Interview with Melanie Backe-Hansen, Chesterton Humbert's very own House Historian
I first met Melanie at the Listed Home Owners Property Show
2 years ago where she was presenting on the work she does for Chesterton Humberts
. Heritage buildings and their histories are so important in this country particularly and I have always loved to learn about the past.
I have been chatting with Melanie on Twitter ever since and then bought her first book House Histories: The Secret Behind Your Front Door
(second book out soon) - a fascinating book with the social and human history behind each house.
I majored in heritage buildings and gardens at University - as well as the screamingly modern I adore period homes and interior design, and find having a foot in the past and one firmly in the tomorrow an advantage.
When we run our Period Home Interior Design workshops, I discuss with home owners how they can start some basic research for their project. But I always recommend hiring a house historian before doing any refurbishments to a period home.
I have worked with them a few times on special projects and have found them invaluable in helping me taking the house forward into the 21st century whilst keeping the patina of old age well and truly alive.
I am delighted that she has accepted to take part in our interview series.
So who is the House Historian?
Melanie Backe-Hansen is the only historian to be employed by a UK estate agent to research the history of individual houses, as well as streets and local areas across the country. Melanie works for Chesterton Humberts
What do you love about your job?
There are so many things I love about my job I hardly know where to start. Essentially, I love history, researching and writing, and my job involves all these things. However, I think my greatest love is researching - having the delight of spending hours in archives delving into old documents and records to uncover the history of a house. I also enjoy writing and liaising with media and then, of course, visiting historic houses!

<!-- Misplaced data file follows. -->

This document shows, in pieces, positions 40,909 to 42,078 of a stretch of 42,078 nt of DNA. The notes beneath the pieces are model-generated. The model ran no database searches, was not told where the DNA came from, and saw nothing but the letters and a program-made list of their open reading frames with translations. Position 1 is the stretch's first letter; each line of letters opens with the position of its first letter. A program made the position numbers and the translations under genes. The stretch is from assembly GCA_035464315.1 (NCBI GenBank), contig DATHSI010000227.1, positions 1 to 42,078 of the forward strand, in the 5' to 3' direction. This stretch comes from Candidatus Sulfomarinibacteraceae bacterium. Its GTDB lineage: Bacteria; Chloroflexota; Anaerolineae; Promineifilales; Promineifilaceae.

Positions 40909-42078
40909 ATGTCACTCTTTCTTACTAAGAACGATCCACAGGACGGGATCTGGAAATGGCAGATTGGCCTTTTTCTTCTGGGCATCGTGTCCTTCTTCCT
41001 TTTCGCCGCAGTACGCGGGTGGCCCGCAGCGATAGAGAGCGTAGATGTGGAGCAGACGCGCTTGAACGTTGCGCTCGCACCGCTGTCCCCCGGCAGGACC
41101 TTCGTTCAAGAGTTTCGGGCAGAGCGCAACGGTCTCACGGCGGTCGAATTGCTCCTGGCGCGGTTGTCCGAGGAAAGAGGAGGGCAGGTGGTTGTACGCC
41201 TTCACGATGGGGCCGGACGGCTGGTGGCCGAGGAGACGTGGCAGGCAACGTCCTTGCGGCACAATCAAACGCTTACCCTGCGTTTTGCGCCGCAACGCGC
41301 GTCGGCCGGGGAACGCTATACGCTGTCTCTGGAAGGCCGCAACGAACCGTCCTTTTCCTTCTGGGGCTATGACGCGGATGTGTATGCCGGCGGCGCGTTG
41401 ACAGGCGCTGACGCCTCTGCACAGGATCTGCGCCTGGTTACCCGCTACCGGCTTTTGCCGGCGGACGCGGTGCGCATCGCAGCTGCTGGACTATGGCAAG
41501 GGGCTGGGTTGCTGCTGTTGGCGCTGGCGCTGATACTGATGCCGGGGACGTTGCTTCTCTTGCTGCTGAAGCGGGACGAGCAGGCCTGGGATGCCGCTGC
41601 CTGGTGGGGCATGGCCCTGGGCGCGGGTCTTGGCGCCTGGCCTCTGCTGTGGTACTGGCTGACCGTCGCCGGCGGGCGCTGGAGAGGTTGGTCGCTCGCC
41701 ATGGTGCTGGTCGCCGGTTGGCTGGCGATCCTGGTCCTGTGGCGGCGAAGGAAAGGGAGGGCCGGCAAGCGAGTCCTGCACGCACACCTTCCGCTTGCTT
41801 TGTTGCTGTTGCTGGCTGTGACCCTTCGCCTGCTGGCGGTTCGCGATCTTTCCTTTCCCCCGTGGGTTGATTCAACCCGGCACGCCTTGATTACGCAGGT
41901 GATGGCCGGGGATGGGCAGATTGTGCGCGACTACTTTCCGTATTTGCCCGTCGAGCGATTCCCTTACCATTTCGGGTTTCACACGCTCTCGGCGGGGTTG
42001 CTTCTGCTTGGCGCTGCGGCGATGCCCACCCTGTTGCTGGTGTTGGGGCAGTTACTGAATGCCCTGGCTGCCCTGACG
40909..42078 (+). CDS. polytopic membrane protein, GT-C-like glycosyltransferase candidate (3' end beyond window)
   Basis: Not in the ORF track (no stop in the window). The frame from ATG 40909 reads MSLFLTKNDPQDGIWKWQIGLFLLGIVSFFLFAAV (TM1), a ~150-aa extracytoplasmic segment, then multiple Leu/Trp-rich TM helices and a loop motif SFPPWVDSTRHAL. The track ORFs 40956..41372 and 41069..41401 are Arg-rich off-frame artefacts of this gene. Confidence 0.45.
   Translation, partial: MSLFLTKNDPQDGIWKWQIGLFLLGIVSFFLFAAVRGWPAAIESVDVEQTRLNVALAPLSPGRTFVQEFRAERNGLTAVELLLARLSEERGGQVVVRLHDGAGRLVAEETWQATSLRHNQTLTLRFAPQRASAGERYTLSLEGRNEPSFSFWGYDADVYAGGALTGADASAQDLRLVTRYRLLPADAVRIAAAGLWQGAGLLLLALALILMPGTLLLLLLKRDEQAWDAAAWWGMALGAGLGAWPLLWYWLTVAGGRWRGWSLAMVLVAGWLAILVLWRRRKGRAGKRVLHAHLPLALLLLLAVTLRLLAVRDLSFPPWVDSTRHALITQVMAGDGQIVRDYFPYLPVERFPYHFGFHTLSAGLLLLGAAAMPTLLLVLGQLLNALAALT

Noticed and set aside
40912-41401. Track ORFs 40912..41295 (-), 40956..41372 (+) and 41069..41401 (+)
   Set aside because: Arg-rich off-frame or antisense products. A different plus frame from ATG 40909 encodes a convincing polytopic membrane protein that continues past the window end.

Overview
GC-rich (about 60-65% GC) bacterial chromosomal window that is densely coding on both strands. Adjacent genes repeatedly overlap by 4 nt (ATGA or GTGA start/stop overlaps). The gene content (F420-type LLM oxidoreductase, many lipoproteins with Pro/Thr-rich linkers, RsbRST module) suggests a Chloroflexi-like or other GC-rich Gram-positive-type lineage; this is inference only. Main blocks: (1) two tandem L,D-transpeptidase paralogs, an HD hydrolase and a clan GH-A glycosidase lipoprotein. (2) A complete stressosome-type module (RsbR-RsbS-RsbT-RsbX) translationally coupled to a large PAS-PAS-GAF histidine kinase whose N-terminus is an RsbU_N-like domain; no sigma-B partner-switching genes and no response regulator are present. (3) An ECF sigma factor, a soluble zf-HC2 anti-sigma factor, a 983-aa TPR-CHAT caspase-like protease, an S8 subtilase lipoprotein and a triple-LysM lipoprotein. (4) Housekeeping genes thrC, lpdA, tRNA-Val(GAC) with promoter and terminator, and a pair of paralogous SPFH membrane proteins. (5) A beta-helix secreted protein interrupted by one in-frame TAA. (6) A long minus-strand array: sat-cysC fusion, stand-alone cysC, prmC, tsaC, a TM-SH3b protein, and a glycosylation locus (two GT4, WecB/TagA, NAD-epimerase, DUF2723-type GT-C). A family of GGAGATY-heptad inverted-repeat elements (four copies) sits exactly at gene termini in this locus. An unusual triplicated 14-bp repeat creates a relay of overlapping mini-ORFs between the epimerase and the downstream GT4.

What inspires you?
I love walking through streets and looking up at houses and imagining the lives of the people that have lived in them through the centuries, as well as driving through the countryside and being overwhelmed by the wealth of beautiful houses this country has.
Do you have any trend or predictions for next 6-12 months (in your field)?
In the past few years, there has certainly been an increase in the interest in homeowners wanting to know the history of their house. I truly believe this will continue. Property is such a core element of the British psyche – whether you’re renovating your home, investing in property or your family has an ancestral home going back generations. Knowing the history of houses is becoming a valued component of our attitude towards property.
Who do you enjoy working with?
I actually spend a lot of my working day working alone, but in recent years I have thrived on meeting fellow house historians and others who are passionate about heritage property.
Best advice given to you?
The best advice I’ve been given is to be passionate about what you do. You will be happier and better at what you do if you have a heart-felt passion for it – no matter what it is.
Who do you admire barossa coffee Parsons green?
My mum. After raising two kids, she has spent the last few years studying Ancient Greek history, starting with her undergraduate studies, through to Masters, and she is currently completely the final year of her PhD.
Share a new discovery with us ?